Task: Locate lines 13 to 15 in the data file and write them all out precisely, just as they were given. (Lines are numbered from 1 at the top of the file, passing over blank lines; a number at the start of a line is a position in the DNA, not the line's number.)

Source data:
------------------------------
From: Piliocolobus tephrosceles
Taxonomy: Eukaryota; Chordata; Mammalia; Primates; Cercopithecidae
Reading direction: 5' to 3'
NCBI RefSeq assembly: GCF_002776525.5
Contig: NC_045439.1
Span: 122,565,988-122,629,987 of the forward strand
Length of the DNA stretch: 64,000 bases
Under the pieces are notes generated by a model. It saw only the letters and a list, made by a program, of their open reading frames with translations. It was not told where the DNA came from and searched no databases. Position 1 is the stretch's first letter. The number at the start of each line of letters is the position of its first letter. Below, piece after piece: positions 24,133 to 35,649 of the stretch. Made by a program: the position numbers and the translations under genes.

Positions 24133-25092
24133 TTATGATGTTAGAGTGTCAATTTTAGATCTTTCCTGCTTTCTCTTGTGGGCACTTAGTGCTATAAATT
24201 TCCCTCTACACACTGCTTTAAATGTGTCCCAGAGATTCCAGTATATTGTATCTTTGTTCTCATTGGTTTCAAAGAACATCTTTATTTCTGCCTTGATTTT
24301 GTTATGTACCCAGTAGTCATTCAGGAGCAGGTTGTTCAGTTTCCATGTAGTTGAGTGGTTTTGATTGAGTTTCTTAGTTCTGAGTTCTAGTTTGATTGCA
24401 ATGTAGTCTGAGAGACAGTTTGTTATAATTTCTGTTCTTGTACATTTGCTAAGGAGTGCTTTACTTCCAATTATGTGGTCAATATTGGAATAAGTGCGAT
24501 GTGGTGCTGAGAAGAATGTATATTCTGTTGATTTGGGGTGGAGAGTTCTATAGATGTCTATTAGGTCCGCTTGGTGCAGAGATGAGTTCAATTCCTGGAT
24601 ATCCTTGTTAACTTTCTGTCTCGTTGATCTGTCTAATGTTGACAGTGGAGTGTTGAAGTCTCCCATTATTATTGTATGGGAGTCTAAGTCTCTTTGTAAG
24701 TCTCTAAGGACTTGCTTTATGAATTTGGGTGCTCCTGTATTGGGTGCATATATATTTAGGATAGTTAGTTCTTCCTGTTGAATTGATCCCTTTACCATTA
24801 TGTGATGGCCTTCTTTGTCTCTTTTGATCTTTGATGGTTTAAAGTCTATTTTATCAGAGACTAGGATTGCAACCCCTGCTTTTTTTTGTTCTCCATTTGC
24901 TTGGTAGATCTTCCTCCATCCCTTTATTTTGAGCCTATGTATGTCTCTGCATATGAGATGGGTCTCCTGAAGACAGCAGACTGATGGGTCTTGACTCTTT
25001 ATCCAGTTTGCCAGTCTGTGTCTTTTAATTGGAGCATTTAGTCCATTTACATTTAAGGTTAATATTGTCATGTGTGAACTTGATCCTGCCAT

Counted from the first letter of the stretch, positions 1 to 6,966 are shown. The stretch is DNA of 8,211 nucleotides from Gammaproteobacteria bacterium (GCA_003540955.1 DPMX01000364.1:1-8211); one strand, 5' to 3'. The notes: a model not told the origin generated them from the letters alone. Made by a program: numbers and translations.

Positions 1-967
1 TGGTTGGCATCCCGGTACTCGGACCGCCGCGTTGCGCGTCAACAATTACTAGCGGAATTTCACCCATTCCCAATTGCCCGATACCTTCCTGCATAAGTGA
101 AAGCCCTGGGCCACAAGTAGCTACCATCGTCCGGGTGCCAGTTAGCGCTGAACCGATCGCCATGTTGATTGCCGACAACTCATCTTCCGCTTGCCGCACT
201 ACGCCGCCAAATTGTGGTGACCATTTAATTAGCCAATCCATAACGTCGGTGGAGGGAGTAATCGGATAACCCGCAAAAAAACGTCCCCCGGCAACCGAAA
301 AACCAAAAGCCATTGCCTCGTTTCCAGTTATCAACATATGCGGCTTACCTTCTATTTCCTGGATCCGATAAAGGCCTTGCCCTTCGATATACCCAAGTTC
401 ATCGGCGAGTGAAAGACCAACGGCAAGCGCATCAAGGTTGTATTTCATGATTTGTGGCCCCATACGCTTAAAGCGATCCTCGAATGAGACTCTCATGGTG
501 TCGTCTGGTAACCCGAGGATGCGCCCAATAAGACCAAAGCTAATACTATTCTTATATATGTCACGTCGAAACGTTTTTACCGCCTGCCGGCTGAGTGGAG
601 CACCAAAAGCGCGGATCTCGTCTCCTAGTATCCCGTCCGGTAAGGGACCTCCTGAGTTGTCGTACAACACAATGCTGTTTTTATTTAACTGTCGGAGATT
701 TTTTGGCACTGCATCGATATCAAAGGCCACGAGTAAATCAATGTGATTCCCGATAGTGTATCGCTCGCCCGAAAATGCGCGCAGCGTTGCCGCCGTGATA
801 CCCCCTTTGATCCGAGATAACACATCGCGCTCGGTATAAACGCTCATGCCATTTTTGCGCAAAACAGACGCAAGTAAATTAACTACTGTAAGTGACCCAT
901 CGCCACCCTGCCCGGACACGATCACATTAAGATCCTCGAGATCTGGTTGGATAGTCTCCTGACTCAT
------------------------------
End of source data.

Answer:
24401 ATGTAGTCTGAGAGACAGTTTGTTATAATTTCTGTTCTTGTACATTTGCTAAGGAGTGCTTTACTTCCAATTATGTGGTCAATATTGGAATAAGTGCGAT
24501 GTGGTGCTGAGAAGAATGTATATTCTGTTGATTTGGGGTGGAGAGTTCTATAGATGTCTATTAGGTCCGCTTGGTGCAGAGATGAGTTCAATTCCTGGAT
24601 ATCCTTGTTAACTTTCTGTCTCGTTGATCTGTCTAATGTTGACAGTGGAGTGTTGAAGTCTCCCATTATTATTGTATGGGAGTCTAAGTCTCTTTGTAAG